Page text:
Education is considered to have a strong correlation with social and economic development. In contemporary times when the focus is on the ‘knowledge economy’ the role of education becomes all the more important in the development of human capital.
After all, a society of literate and skilled citizens has more chances of development at the economic and social levels.
Education can reduce poverty and social injustice by providing the underprivileged resources and opportunities for upward social mobility and social inclusion. Yet, until the National Education Policy (NEP) 2009 was unveiled, the budgetary allocation for education in Pakistan was on the decline.
The lack of political commitment of the state has resulted in multiple educational systems which are inherently discriminatory and biased in nature. A large number of students are unable to attend schools. According to the Education For All Global Monitoring Report (2007), almost 6.5 million children in Pakistan do not go to school. Countries like India, Ethiopia, Mozambique, Ghana, Niger, Kenya and Mali are placed in relatively better positions. The only country that has a worse situation than Pakistan’s is Nigeria, with more than eight million children out of school.
A large number of students who make it to schools, however, drop out by class five. According to NEP, about 72 per cent make it to grade five which means a dropout rate of 28 per cent. This significant figure further brings down the chunk of the population that makes it to school.
Such a large number of students outside school means that they are deprived of the opportunity to learn and acquire skills for playing a meaningful role in society. Social exclusion is a great loss at the individual and societal levels. Most of these out-of-school children experience poverty and unemployment and some get involved in criminal activities as well. Constitutionally, the provision of basic education to citizens is the state’s responsibility. Is the state carrying out its responsibility? The state needs to analyse the reasons be
hind the number of out-of-school children. They come from poor families and cannot afford the luxury of education despite their desire for it.
The real issue of educational apartheid comes to the surface only after joining a school. Enrolling in a school does not ensure the provision of quality education. There is one question which is central to quality: what kind of school is it? The answer to this question may include the state of the building, faculty, management, curriculum, textbooks, examination system and medium of instruction as well as the socio-economic background of the children.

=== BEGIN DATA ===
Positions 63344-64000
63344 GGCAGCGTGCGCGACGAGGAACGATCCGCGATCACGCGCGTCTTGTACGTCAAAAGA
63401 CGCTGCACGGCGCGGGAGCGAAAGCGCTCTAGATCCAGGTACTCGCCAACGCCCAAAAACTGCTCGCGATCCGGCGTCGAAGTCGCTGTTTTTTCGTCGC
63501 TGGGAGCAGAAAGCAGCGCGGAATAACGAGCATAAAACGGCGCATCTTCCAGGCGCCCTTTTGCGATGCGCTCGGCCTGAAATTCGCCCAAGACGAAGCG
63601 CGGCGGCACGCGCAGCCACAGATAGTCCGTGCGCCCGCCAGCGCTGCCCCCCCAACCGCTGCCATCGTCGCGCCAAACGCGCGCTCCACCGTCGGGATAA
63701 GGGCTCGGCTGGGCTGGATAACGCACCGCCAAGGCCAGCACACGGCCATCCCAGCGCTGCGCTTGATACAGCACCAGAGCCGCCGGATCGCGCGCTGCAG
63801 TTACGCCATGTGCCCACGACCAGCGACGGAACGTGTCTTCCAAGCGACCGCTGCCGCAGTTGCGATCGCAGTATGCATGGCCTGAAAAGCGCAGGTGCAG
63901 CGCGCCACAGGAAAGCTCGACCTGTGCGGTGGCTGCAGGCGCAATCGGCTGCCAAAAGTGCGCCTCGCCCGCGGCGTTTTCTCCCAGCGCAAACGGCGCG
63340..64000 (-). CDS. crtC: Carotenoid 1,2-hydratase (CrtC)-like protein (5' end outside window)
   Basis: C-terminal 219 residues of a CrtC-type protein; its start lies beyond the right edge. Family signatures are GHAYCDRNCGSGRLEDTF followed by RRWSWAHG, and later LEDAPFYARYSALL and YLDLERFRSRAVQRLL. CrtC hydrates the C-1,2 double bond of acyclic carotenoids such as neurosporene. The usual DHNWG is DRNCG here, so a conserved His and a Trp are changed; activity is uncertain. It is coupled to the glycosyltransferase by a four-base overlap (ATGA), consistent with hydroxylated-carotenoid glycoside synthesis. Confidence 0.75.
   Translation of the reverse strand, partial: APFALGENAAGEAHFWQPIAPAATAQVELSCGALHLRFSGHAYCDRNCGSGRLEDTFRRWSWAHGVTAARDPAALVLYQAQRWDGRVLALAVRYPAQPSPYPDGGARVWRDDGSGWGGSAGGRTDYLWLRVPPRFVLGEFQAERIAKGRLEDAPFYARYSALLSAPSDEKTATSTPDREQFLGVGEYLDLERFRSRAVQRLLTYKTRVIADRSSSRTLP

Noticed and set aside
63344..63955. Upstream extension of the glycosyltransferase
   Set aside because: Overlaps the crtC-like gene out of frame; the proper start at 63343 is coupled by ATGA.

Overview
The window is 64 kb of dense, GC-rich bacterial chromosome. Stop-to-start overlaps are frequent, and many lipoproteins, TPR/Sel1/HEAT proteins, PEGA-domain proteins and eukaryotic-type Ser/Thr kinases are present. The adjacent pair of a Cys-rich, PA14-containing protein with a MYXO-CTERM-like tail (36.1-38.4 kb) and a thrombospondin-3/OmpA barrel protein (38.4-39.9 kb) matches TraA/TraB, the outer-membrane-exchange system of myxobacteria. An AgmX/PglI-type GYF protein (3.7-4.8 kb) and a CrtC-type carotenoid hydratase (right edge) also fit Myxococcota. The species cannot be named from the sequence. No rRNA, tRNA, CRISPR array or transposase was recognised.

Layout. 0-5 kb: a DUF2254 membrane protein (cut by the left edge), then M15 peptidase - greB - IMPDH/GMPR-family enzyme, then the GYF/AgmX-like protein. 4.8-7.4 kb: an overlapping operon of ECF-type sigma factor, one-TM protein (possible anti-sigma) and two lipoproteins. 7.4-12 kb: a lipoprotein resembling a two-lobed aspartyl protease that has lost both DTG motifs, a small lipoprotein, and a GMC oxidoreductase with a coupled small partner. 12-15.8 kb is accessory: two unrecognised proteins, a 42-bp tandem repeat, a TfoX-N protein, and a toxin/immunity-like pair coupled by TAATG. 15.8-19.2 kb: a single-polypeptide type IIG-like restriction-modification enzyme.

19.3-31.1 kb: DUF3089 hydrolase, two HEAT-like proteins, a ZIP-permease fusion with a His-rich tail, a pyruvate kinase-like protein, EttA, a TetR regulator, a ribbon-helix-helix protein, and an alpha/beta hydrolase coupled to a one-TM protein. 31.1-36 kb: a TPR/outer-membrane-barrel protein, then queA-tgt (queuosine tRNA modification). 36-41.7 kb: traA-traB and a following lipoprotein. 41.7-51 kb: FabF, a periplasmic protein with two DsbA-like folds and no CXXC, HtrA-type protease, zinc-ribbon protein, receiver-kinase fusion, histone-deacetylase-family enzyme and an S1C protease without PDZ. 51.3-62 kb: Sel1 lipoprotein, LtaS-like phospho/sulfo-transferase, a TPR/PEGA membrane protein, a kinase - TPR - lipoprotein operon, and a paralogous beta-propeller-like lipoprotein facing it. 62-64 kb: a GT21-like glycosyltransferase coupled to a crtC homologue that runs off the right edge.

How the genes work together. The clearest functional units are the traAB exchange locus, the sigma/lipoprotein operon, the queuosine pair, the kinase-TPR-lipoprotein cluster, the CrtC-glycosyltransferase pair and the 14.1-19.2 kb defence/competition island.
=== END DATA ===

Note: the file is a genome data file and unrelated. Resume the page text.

The reference to socio-economic background is crucial as schools — like social classes — are stratified in terms of social status. So social exclusion is not only at the access level but also at the quality level. The widening difference between private and public schools is responsible for the gaping chasm between resources and opportunities given to the poor and the rich. Children from elite schools have enhanced chances of employment and social integration whereas children from public schools, no matter how bright they are, are disadvantaged in terms of getting exposure to quality education.
The famous slogan ‘education for all’ needs to be revisited. Is it sufficient to enrol every child in school? The continuance of disparity and exclusion goes on depending on the quality of the school. Thus the slogan needs to focus on ‘quality education for all’. It is the quality aspect which is missing in disadvantaged schools. Instead of taking some constructive measures to improve the conditions the state is taking the easy route of offering private schools as an alternative.
Government officials publicly give statements that public schools have failed and the only alternative left is private schools. I do not intend to underplay the significant role private schools can play in the uplift of the educational system in Pakistan. My only contention is that they are there to complement the system and should not be presented as an alternative to public education.
Education has failed miserably to reduce poverty gaps, social injustice and oppression. The education policy suggests that ‘the educational system of Pakistan is accused of strengthening the existing inequitable social structure as very few people from public-sector educational institutions could move up the ladder of social mobility’.
What action plan has been given in the new education policy to ensure that this won’t happen in the future? Simply referring to a problem does not mean that it has been taken care of. The education policy should have given a clear and concrete blueprint to combat social exclusion, inequality and social injustice. The existing discriminatory educational systems are not only perpetuating the socio-economic gaps between the haves and have-nots, they are also responsible for further widening these gaps.
The writer is director of the Centre for Humanities and Social Sciences at the Lahore School of Economics and author of Rethinking Education in Pakistan.